You know, I've thought about putting some comics with either a roll or waviness into a bookbinding press, to try and flatten them, but have never done it. I would be leary to add moisture to any comic, maybe steam?

I'm not really sure what kind of color the professional use. I've talked to Susan Cicconi of The Restoration Lab, and we never got into what she actually uses. Here in the Bookbinding Studio we are using Acrylic Ink, that we get at the University art store, and is mainly for color touch on the boards, corners, etc. We have used it to dye the page edges a solid color on some occassions, and sometimes on the leather itself.


bovard
Posted: Wednesday, July 08, 2009 12:54:14 PM

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Just thought I would show you an example of my work. It's what's called a Designer Binding, and is done completely with leather. It is a full leather binding, and the tecnique is called Inlay and Only. I draw the design myself, so it's my own creation, not a copy of a picture or specific scene or anything, just my imagination of the Southwestern desert.



The book is shown upright with both the front and back boards fully open, the spine is right in the middle of the picture.


punisherfan1138
Posted: Wednesday, July 08, 2009 2:51:00 PM
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bovard wrote:
Just thought I would show you an example of my work. It's what's called a Designer Binding, and is done completely with leather. It is a full leather binding, and the tecnique is called Inlay and Only. I draw the design myself, so it's my own creation, not a copy of a picture or specific scene or anything, just my imagination of the Southwestern desert.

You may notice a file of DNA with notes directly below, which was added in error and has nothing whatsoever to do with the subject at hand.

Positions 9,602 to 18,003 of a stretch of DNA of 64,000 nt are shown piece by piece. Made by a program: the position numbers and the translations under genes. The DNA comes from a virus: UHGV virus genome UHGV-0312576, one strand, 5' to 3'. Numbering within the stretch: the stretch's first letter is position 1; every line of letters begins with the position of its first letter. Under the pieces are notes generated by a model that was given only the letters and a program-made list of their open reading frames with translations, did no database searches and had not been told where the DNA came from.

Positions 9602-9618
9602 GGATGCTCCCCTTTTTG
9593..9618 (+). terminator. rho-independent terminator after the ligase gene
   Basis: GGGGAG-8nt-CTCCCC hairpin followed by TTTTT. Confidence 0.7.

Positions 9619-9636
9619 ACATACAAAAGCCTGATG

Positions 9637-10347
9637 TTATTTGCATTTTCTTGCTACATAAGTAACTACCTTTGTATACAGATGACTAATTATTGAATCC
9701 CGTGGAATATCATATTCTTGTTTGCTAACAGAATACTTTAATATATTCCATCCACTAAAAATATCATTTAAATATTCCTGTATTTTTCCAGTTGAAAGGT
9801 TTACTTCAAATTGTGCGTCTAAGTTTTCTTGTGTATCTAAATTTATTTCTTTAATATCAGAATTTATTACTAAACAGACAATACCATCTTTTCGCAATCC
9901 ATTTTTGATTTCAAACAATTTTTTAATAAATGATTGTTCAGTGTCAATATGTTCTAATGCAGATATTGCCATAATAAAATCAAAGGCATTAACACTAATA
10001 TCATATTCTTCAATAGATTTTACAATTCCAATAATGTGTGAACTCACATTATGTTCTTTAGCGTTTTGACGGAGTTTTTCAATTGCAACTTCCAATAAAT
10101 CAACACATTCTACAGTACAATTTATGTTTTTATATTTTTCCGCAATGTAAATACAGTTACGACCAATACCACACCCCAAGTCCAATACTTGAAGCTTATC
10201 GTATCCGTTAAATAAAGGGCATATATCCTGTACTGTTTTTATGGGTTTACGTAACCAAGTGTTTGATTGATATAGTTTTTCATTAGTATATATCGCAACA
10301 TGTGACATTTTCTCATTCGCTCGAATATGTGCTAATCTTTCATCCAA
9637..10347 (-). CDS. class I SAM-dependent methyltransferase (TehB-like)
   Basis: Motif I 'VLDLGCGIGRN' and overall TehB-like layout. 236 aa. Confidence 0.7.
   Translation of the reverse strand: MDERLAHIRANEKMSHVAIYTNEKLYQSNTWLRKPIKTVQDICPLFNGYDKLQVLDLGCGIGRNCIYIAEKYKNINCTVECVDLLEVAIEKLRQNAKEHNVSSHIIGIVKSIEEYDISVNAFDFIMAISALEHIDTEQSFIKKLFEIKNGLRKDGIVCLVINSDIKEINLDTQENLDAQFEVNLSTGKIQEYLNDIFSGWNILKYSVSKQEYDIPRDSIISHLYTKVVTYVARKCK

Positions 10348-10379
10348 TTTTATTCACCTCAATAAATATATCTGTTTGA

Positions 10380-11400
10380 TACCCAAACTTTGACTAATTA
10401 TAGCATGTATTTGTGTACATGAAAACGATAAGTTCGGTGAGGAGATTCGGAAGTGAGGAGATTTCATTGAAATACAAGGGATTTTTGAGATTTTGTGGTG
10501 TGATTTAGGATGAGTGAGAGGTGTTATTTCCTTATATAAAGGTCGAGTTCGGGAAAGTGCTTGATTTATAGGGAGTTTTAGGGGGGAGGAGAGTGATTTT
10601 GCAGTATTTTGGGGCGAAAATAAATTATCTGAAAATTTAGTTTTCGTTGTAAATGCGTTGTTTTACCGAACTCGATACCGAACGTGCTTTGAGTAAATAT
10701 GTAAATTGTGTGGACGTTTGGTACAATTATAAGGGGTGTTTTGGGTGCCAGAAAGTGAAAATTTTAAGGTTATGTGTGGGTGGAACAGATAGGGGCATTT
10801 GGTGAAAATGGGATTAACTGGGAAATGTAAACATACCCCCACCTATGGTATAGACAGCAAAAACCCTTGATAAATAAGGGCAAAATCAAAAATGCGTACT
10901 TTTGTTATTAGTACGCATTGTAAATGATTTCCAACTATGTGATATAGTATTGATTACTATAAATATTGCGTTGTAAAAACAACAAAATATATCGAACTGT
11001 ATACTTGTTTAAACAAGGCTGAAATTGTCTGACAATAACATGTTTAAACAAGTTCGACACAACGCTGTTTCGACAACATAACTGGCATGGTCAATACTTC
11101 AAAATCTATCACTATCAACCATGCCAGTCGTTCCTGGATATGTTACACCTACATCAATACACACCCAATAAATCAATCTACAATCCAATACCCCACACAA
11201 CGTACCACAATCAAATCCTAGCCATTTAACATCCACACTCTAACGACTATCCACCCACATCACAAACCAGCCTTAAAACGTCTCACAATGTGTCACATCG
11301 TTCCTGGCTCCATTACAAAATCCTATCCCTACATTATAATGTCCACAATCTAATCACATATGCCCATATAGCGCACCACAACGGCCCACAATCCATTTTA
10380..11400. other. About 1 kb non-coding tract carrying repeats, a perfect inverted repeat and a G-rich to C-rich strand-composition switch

The book is shown upright with both the front and back boards fully open, the spine is right in the middle of the picture.


I'll remember this if I ever want to bind my books.Applause
thomas4d4
Posted: Wednesday, July 08, 2009 5:29:06 PM

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Man Bovar, that book is beautiful!

Personally I love the old style bindings where the cover is glued to the spine and the bands show through.

Have you ever bound comics? I have a few cloth bindings I did of things like Crisis and Swamp Thing.

The Great Comic Book Heroes
Sirs
Posted: Wednesday, July 08, 2009 6:56:14 PM

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Bovar I sent you a pm

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If you can help with anything please check this out

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bovard
Posted: Thursday, July 09, 2009 12:14:14 AM

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thomas4d4 wrote:
Man Bovar, that book is beautiful!

Personally I love the old style bindings where the cover is glued to the spine and the bands show through.

Have you ever bound comics? I have a few cloth bindings I did of things like Crisis and Swamp Thing.


Those old books are really what we do the most. Restoration or rebinding. we try and make them how they would have originally been bound. Usually the book we work on are literally falling apart. So it's either rebind them, or they will be lost forever.

The only comics I've done was a Watchmen trade edition. It started out a softcover, and I made boards for it, then bound in full leather. Should we start up a new thread for bookbinding, and binding comics? (I know there was one a while ago, but think it's long gone)